Coming back to feel the pleasure in my body

Hold your hips and swing them in circles

Turning my ankles and stretching my feet

It makes me happy, I’m laughing when I think of it!

 

Take a walk to slow the pressure of life

Safely walk far from strangers

Walking through the sunny park

Listening to the birds singing

Just watching them fly

Watching the birds having fun against the blue sky

The greenery blossoming in the sunshine

Yellow, white, pink flowers by my feet

New green leaves appearing each day

It uplifts my spirit!

 

Do nothing.  Sit and listen to the sounds of life.

Cars. The wind in the trees.

I take time to listen to the sounds of the world as it turns.

It calms me.

 

Be creative, write, I let my mind wander,

Remembering something I’ve read

Reading something new

My books and newspapers give me ideas

I record my new ideas

Building my collage of ideas that keeps my mind active and learning.

Do what you like: do it!  Cleaning, cooking, a massage, perfect your make up, do some painting.

Do the things that make you feel good.

A little head rub to make you smile.

 

Get enough sleep.  Eat well if you can.  Eat healthy food to keep strong.

It’s new to me feeling like this, so alone and isolated,

But I realise for some people this is always their life.

Those people inspire me.

For me it’s temporary, so I need to be optimistic, to keep my hope strong.

 

When we meet again

We’ll be so full of ideas but also mindful, careful,

Making sure we look after each other and keep safe.

Safe together again for the future.

Everything has shut down, it will open again.

As the world carries on turning we’ll have another chance,

A different way of looking at the whole world.

Hope, optimism, love

In the time after lockdown

Hope, optimism, love

That’s how we will cope…


Our diary: Supporting refugee women through the pandemic

Women for Refugee Women is a small charity that works directly with women who are seeking asylum in the UK. Most of the women we work with have survived rape or torture in their countries of origin and have come to this country seeking safety.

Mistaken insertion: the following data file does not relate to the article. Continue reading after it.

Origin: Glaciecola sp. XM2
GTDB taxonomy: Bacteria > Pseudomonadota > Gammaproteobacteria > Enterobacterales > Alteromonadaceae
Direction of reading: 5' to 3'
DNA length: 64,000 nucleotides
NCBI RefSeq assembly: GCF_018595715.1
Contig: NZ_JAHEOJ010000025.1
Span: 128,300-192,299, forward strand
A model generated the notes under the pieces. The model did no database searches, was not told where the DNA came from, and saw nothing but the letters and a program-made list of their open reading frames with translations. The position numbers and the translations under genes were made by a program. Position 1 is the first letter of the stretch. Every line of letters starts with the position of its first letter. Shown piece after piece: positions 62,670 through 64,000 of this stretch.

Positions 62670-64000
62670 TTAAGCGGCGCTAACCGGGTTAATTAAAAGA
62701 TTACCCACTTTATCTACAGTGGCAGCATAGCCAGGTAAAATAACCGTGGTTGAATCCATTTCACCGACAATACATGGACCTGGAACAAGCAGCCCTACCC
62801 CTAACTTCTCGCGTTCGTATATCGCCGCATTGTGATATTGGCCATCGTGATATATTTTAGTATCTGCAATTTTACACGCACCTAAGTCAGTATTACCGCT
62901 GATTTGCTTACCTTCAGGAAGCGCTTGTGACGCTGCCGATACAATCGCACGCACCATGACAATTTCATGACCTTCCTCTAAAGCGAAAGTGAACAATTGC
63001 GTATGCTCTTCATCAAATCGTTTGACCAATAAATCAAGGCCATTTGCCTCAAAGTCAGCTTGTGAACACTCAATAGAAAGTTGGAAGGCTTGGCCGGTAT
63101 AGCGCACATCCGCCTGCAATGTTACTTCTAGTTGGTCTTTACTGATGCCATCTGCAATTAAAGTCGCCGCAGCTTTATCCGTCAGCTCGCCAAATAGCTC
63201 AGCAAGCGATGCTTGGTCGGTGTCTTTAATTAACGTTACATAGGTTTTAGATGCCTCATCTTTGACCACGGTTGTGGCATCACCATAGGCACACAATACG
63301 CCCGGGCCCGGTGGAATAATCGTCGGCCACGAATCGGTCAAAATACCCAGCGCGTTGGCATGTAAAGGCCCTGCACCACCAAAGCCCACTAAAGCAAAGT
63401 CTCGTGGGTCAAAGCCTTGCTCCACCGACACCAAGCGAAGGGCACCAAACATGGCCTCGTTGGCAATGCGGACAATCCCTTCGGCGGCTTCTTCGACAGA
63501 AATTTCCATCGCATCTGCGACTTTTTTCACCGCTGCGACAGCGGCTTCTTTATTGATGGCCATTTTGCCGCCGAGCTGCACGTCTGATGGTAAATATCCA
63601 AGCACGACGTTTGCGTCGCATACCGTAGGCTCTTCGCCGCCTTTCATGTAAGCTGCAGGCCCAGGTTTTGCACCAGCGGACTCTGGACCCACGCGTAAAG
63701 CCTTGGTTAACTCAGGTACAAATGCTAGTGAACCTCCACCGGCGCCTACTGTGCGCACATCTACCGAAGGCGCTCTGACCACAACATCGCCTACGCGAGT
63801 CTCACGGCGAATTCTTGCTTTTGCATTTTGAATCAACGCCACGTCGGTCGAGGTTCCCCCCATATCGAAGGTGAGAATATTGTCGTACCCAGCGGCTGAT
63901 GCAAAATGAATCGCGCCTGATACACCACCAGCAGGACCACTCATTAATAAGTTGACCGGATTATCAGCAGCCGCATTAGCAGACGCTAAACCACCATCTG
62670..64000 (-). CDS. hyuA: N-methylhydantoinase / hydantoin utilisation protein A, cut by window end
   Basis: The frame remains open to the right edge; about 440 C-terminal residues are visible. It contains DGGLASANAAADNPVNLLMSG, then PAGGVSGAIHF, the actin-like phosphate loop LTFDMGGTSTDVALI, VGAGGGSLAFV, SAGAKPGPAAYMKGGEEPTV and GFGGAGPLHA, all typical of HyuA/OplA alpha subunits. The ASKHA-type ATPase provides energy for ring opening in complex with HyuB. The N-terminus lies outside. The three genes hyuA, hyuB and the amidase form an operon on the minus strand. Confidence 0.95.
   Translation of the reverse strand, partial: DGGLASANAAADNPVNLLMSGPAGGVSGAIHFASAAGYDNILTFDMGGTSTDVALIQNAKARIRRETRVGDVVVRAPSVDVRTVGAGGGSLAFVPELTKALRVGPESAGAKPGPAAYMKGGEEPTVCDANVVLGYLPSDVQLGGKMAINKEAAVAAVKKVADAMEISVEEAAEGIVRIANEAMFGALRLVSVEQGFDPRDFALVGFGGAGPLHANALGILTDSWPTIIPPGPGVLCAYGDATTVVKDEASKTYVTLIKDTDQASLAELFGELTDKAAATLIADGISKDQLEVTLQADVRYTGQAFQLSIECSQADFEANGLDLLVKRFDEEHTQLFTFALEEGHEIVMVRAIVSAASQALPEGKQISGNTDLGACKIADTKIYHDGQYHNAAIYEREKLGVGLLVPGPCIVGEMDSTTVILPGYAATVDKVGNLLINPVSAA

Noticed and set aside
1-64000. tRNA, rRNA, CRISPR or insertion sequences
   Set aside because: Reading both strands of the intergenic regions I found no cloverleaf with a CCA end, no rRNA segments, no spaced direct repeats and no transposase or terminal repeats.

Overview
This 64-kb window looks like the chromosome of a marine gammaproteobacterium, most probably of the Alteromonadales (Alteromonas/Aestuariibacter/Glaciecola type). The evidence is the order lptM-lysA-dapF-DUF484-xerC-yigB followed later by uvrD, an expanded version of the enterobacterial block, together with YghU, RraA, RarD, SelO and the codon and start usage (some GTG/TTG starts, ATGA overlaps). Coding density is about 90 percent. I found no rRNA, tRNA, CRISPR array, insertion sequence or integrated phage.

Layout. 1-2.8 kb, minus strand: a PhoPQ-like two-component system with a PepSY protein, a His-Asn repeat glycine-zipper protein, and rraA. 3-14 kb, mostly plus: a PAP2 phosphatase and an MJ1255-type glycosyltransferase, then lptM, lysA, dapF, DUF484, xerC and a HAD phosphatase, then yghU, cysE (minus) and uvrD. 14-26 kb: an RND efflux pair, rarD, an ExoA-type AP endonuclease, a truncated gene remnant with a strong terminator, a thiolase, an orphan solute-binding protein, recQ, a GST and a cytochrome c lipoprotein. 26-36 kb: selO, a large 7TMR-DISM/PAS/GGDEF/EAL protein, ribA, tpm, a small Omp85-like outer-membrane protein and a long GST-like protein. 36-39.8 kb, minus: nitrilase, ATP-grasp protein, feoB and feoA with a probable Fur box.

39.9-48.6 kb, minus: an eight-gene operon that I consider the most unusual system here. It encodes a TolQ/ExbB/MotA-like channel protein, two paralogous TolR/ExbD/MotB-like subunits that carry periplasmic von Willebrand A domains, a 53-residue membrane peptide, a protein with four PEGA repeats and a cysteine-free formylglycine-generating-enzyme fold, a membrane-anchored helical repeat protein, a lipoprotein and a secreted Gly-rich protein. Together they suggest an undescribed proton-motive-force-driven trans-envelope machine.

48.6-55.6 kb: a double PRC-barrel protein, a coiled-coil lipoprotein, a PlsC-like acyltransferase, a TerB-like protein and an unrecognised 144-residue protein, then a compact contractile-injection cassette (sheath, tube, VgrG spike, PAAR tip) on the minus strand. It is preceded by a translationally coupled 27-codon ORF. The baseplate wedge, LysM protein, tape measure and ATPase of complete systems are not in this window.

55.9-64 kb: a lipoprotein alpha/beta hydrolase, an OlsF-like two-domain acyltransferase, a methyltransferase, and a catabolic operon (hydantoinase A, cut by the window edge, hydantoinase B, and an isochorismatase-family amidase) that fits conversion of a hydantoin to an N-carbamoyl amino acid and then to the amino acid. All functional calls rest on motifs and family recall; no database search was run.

Yet many find themselves hungry, homeless and vulnerable to abuse in the UK. The outbreak of coronavirus is hitting the women we work with particularly hard, exacerbating the difficulties they already faced.  

On Monday 16 March, we had to make the sad decision to suspend our face-to-face activities, but we are adapting our work to continue to support refugee women in other ways: 

Checking in with the women in our network 

Our amazing volunteers are helping us to check in over the phone with around 300 women in our London network on a regular basis, to make sure that women understand the current guidance on keeping safe and for a friendly chatWe are hearing from women about the challenges they are facing but also about how women are managing to support one another at this difficult time.  

Mary* told us,

Women for Refugee Women is always here for me. It means so much that you are thinking about me. Just hearing a friendly voice has brightened my day!” 

Supporting the most vulnerable 

Thanks to the continued support of our generous donors, we have been able to provide women in extreme hardship with small grants to enable them to meet their basic needs. For example, we gave £20 to a woman who has just given birth and who was struggling to buy nutritious food. Her friend managed to get her what she needed and she has been chatting with one of our volunteers about the joys and challenges of motherhood! 

We are also working with two qualified advisors, in partnership with Notre Dame Refugee Centre, who are able to provide quality telephone advice to women on their asylum claims and to connect them with other forms of support. 

Advocating for the safe release of women locked up at Yarl’s Wood 

Following the confirmed case of coronavirus in Yarl’s Wood detention centre, we have been working hard to draw attention to the inhumanity of locking vulnerable people up in close proximity during a global pandemic. We have been supporting women who have serious health conditions or who have survived trafficking, rape and other extreme abuses – women who should never be detained, even under normal circumstances. 

We have heard that there are only around 20 women still detained at Yarl’s Wood. These women should all be released into accommodation where they can safely self-isolate within the community. We will keep supporting women in Yarl’s Wood and connecting them with good solicitors who can challenge their detention, as well as maintaining pressure for the complete closure of Yarl’s Wood 

Ann*, who was released this week, told us:

Yarl’s Wood turned my world upside down. Now I have been released, I am still trying to adjust. This is such a strange time. But because you are with me every step of the way I am starting to get my smile back. Thank you for making me feel that I am not alone right now.”